. The editors of La Solidaridad
La Solidaridad
also included leading Spanish liberals, such as Morayta. The Propaganda Movement
Propaganda Movement
in Europe resulted in the Spanish legislature passing some reforms for the islands, but the colonial government did not implement them. After being published from 1889 to 1895, La Solidaridad
La Solidaridad
began to run out of funds, and it had not accomplished concrete changes in the Philippines. José Rizal
José Rizal
decided to return to the Philippines, where he founded La Liga Filipina
La Liga Filipina
, the Manila
Manila
chapter of the Propaganda Movement.

Only days after its founding, Rizal
Rizal
was arrested by colonial authorities and deported to Dapitan, and the Liga was soon disbanded. Ideological differences had contributed to the dissolution of Liga. Conservative upper class members favoring reform, under the leadership of Apolinario Mabini
Apolinario Mabini
, set up the Cuerpo de Compromisarios, which attempted to revive La Solidaridad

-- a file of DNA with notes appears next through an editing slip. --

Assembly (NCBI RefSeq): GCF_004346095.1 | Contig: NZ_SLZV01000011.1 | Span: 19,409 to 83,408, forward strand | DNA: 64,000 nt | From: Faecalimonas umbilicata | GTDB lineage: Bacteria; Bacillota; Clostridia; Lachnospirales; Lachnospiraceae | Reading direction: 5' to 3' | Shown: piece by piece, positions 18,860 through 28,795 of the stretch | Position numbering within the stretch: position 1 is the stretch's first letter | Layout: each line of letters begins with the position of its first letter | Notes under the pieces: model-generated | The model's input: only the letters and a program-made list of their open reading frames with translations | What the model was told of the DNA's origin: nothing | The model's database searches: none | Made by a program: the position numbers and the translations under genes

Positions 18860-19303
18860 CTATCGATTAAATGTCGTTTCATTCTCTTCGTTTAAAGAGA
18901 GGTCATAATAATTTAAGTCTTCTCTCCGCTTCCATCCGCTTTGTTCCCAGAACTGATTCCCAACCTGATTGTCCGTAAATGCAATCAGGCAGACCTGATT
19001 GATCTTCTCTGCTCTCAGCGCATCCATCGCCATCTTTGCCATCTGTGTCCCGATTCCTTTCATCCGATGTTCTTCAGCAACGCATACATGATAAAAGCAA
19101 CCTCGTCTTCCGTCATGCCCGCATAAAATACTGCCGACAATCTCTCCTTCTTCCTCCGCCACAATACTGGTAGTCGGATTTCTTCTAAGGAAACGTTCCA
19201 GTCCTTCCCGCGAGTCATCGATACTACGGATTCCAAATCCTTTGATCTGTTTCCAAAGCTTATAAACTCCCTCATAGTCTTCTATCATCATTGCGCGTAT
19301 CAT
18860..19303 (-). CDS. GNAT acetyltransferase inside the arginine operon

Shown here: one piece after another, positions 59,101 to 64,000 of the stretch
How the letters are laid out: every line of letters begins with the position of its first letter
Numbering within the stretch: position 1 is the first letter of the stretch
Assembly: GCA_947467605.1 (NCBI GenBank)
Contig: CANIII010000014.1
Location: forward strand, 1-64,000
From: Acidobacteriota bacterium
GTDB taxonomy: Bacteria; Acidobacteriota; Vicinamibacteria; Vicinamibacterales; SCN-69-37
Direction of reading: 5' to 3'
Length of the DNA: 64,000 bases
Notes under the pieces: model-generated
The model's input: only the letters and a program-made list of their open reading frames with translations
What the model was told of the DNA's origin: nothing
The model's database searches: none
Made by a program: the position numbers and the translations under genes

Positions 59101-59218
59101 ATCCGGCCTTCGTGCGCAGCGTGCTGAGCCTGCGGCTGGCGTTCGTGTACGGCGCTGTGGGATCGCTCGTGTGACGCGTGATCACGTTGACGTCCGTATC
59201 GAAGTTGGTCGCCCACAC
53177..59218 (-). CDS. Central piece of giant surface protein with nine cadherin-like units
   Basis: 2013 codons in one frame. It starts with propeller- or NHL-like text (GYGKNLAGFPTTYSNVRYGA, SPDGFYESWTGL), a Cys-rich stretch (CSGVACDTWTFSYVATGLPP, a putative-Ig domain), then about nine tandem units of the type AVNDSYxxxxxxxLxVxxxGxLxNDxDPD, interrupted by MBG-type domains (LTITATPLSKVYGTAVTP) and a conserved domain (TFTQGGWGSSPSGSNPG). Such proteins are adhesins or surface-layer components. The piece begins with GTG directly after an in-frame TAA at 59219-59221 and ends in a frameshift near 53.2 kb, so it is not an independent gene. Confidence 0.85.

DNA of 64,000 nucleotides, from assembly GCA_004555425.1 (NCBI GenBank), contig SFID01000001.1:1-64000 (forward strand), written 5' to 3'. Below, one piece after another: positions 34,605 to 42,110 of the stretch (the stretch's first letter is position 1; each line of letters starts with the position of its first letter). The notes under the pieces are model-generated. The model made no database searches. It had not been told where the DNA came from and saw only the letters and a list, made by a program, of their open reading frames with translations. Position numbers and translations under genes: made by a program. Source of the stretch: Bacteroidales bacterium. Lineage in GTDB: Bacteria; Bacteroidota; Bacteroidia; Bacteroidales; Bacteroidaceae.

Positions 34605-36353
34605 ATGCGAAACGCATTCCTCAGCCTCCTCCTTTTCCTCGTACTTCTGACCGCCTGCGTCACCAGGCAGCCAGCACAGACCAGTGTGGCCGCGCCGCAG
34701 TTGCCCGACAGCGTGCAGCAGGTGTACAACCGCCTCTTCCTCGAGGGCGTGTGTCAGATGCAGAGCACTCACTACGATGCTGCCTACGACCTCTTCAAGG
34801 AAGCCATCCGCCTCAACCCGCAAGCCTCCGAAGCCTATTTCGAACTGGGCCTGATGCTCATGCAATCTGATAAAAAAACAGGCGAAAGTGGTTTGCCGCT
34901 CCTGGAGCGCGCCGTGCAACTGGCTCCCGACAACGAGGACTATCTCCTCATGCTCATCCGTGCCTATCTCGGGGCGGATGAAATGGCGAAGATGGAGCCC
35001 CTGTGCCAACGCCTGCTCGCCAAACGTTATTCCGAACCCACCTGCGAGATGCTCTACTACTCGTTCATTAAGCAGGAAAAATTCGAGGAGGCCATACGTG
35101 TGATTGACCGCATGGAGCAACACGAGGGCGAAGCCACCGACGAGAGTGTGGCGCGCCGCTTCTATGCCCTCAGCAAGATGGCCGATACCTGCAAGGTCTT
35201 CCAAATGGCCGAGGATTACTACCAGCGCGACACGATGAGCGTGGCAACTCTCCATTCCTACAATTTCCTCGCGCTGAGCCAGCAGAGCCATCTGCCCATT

La Solidaridad
in Europe. Other, more radical members belonging to the middle and lower classes, led by Andrés Bonifacio , set up the Katipunan
Katipunan
alongside the revived Liga.

The goals of the Propaganda Movement
Propaganda Movement
included legal equality of Filipinos and Spaniards, restoration of Philippine representation in the Spanish Cortes, "Filipinization" of the Catholic parishes, and the granting of individual liberties to Filipinos, such as freedom of speech, freedom of press, freedom of assembly, and freedom to petition for grievances.

KATIPUNAN

Main article: Katipunan
Katipunan

Katipunan
Katipunan
Participant at the Philippine Revolution

Flag of the Katipunan
Katipunan
, 1892

BACKGROUND

EVENTS Various revolts and uprisings

FACTIONS See Factions

Magdiwang ( Noveleta ) Magdalo (Kawit ) Haligue ( Imus
Imus
) Gargano (Bakood ) Mapagtiis ( General Trias ) Magwagi ( Naic
Naic
) Pangwagi (Tanza ) Walang-tinag ( Indang
Indang
) Katuwa-tuwa (Ternate ) Magtagumpay (Maragondon ) Naghapay (Bailen )